Iwo Jima is a small speck in the Pacific; it is 4.5 miles long and at its broadest point 2.5 miles wide. Iwo is the Japanese word for sulfur, and the island is indeed full of sulfur. Yellow sulfuric mist routinely rises from cracks of earth, and the island distinctly smells like rotten eggs.
After the American seizure of the Marshall Islands and devastating air attacks against Truk in the Caroline Islands in February 1944 the Japanese military leadership reappraised the military situation. All indications pointed to an American drive towards the Marianas and Carolines. To counter such a move they established an inner line of defense extending generally northward from the Carolines to the Marianas, and thence to the Ogasawara Islands. In March 1944 the Thirty-First Army, commanded by General Hideyoshi Obata, was activated for the purpose of garrisoning this inner line. The commander of the Chichi Jima garrison was placed nominally in command of Army and Navy units in the Ogasawara Islands.
Following the American seizure of bases in the Marshalls in the battles of Kwajalein and Eniwetok in February 1944 both Army and Navy reinforcements were sent to Iwo Jima. Five hundred men from the naval base at Yokosuka and an additional 500 from Chichi Jima reached Iwo Jima during March and April 1944. At the same time, with the arrival of reinforcements from Chichi Jima and the home islands, the Army garrison on Iwo Jima had reached a strength of over 5,000 men, equipped with 13 artillery pieces, 200 light and heavy machine guns, and 4,552 rifles. In addition there were numerous 120 mm coastal artillery guns, twelve heavy anti-aircraft guns, and thirty 25 mm dual-mount anti-aircraft guns.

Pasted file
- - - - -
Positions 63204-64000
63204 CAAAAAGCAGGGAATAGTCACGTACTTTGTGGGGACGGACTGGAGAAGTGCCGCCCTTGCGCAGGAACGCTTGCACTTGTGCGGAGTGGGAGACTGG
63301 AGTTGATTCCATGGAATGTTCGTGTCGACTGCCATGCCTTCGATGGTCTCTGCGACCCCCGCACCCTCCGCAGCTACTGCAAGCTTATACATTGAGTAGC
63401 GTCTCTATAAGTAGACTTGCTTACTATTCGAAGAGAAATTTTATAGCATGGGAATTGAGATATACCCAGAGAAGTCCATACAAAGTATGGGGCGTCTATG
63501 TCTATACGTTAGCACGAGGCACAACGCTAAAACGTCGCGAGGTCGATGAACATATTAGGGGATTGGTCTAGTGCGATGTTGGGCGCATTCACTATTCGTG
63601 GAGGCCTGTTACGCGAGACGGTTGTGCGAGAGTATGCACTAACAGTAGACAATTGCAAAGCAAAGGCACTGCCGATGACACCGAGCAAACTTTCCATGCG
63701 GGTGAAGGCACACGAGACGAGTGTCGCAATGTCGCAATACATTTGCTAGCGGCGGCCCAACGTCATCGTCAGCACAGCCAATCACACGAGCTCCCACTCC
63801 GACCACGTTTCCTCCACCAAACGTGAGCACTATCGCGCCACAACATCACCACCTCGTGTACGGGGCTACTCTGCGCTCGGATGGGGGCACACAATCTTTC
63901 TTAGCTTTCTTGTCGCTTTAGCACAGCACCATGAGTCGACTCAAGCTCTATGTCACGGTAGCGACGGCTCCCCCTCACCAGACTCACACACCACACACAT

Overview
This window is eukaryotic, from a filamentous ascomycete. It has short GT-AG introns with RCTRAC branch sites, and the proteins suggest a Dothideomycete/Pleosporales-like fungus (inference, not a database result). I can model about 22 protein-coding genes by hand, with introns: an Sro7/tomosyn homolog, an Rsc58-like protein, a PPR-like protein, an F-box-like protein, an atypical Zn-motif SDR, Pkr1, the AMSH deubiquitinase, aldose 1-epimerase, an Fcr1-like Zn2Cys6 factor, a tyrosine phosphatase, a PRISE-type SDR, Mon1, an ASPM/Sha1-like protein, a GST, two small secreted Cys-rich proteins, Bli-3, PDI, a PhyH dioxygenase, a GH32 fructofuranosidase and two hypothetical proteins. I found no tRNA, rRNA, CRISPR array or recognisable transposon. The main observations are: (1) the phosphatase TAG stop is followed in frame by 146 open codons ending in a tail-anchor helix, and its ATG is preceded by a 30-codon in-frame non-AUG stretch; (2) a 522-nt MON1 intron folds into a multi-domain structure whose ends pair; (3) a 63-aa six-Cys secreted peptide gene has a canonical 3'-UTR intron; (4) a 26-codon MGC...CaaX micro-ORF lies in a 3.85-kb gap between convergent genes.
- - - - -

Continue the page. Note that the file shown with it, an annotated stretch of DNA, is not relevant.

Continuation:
The loss of the Marianas during the northern summer of 1944 greatly increased the importance of the Ogasawaras for the Japanese, who were well aware that the loss of these islands would facilitate American air raids against the home islands, disrupting war manufacturing and severely damaging civilian morale.
Final Japanese plans for the defense of the Ogasawaras were overshadowed by the fact that the Imperial Japanese Navy had already lost most of its strength and could no longer prevent American landings. Moreover, aircraft losses throughout 1944 had been so heavy that, even if war production were not affected by American air attacks, combined Japanese air strength was not expected to increase to 3,000 aircraft until March or April 1945. Even then, these planes could not be used from bases in the home islands against Iwo Jima because their range did not exceed 900 km (559 miles); besides, all available aircraft had to be hoarded for possible use on Taiwan and adjacent islands near land bases.
In a postwar study, Japanese staff officers described the strategy applied in the defense of Iwo Jima in the following terms:
In the light of the above situation, seeing that it was impossible to conduct our air, sea, and ground operations on Iwo Jima toward ultimate victory, it was decided that in order to gain time necessary for the preparation of the Homeland defence, our forces should rely solely upon the established defensive equipment in that area, checking the enemy by delaying tactics. Even the suicidal attacks by small groups of our Army and Navy airplanes, the surprise attacks by our submarines, and the actions of parachute units, although effective, could be regarded only as a strategical ruse on our part. It was a most depressing thought that we had no available means left for the exploitation of the strategical opportunities which might from time to time occur in the course of these operations.